Having consistent motifs is an important quality to have in any kind of writing, whether it be a play, a poem, a novel, or any other form of writing. Motifs allow for a level of creativity and imagination to occur from the reader/audience member. For example, the child in Macbeth served as this recurring motif that could be interpreted in an infinite amount of ways. The director of Hamlet, in my opinion, lacked this consistency with his motifs such as the African tribal theme.

As my classmates have heard over and over again from me, I was very discontent with Hamlet. There was no commitment to their motifs, the acting was subpar, and the overall feelings I had by the end was anger and disappointment. Anger because of how the director combined several different themes without any transitions as though he didn’t know what he was doing, and disappointment because most of the actors had no idea what they were saying. Elizabethan English is certainly not easy to master and actually know what you’re talking about, but if you’re in an actual production you should probably have some idea.

Although quite reluctant, I went in with an open mind for Cymbeline and it was such an improvement. The acting was amazing and there was so much commitment to the characters. This play had a modern theme as well, however it was slightly dystopian with a hint of steampunk in terms of costume choices. Even the set and props were consistent with the motifs. I also appreciated the different dynamics between the characters, and the swapped genders of some characters because they were seamless and had a very overwhelming effect.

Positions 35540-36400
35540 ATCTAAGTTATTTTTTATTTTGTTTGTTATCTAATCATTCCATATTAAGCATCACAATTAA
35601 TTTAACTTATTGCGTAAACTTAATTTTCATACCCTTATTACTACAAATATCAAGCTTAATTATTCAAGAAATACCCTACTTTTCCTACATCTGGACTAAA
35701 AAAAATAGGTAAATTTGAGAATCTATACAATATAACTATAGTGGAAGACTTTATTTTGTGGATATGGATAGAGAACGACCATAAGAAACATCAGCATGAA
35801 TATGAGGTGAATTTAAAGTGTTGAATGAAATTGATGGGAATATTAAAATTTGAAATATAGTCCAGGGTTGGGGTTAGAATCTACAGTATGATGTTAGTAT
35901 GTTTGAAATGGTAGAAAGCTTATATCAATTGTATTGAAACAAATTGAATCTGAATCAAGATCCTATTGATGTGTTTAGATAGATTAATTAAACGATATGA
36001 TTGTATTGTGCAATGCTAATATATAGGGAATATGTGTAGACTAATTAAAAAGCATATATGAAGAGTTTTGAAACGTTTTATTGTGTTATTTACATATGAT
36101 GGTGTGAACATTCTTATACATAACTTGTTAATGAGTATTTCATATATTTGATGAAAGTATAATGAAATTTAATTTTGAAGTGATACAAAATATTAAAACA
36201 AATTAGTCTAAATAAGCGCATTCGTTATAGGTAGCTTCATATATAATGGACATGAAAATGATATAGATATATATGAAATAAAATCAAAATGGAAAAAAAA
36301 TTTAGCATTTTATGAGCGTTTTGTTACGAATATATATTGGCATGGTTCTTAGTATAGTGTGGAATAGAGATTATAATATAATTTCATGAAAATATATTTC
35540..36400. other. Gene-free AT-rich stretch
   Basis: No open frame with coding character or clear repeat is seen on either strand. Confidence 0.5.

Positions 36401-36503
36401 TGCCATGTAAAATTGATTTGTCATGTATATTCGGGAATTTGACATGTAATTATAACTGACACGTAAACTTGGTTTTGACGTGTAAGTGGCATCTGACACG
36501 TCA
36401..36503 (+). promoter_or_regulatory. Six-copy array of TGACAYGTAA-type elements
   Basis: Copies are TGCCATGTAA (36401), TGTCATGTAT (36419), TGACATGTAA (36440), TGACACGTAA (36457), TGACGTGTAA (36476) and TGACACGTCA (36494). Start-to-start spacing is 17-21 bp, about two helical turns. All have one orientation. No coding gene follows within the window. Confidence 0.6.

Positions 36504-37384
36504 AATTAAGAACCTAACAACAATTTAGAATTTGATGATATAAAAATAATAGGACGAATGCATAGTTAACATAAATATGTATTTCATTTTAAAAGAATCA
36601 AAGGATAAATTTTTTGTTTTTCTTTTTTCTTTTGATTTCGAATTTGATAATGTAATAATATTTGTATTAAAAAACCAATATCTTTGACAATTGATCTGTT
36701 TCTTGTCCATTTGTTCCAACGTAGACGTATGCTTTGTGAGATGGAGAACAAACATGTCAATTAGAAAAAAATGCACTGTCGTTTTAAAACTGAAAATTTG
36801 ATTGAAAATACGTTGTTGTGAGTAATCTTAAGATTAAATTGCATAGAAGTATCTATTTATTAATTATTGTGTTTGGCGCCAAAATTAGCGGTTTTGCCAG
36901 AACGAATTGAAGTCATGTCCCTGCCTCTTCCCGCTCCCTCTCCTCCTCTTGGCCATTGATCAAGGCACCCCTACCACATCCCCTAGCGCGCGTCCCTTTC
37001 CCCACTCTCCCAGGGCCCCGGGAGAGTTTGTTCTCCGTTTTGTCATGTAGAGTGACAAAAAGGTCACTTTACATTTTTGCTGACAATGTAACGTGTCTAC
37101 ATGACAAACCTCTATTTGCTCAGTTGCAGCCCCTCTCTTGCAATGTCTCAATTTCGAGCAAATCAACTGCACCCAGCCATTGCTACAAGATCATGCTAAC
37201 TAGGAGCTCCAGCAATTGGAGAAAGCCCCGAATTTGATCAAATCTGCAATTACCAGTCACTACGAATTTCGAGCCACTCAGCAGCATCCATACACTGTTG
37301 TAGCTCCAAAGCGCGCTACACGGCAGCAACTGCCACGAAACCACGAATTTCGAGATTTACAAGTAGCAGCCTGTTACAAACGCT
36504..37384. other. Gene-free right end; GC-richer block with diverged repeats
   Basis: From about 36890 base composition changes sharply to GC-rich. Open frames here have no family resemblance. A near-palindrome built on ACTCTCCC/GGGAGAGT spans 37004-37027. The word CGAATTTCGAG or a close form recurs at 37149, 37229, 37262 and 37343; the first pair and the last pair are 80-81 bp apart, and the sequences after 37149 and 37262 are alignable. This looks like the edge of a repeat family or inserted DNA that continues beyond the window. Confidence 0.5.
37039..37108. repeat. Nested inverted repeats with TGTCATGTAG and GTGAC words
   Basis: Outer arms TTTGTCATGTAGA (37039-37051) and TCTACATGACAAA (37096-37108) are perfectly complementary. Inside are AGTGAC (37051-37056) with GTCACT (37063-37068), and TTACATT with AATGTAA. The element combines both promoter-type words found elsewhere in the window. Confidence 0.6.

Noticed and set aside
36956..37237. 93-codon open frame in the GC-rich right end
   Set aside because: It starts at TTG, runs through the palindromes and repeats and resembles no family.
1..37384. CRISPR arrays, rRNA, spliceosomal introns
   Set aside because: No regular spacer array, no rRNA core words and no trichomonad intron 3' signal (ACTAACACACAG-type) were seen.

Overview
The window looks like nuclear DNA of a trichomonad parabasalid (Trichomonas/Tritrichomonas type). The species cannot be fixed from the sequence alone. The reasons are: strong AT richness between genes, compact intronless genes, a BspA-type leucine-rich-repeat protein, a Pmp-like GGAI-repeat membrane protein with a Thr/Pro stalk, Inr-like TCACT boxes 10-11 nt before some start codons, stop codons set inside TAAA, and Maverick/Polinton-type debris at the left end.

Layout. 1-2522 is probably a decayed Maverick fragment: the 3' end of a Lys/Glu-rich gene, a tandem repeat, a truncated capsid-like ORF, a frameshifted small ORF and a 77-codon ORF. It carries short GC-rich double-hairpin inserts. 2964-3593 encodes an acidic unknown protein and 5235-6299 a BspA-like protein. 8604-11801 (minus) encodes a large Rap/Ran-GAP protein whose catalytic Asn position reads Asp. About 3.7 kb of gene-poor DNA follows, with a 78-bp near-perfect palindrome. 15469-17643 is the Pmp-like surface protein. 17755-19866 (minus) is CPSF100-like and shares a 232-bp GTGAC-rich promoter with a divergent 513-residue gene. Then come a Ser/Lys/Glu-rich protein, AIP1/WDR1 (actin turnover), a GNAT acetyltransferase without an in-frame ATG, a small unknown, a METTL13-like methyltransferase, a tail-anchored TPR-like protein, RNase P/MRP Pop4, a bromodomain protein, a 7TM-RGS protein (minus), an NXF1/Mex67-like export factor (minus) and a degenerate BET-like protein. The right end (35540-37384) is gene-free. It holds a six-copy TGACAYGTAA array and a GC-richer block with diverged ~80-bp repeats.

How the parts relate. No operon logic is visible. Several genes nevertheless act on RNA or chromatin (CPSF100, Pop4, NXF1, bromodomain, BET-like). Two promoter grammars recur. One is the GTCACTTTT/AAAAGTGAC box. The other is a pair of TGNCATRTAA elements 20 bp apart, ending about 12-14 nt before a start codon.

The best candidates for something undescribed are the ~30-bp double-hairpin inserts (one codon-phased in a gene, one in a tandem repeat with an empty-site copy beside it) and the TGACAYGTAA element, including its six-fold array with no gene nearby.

Outside of the theatre aspects of the trip, Stratford-Upon-Avon is rather cute. It’s a huge difference from London, although there’s still no shortage of tourists. There’s not a whole lot to do besides shop and praise William Shakespeare, but you can still have fun. If you ever get bored, the Royal Shakespeare Company has a lovely selection of things to color (apparently it’s for the children, but we’re all children at heart). One thing I will critique about Stratford-Upon-Avon is that their mac and cheese is quite subpar, other than that it’s a very cute town.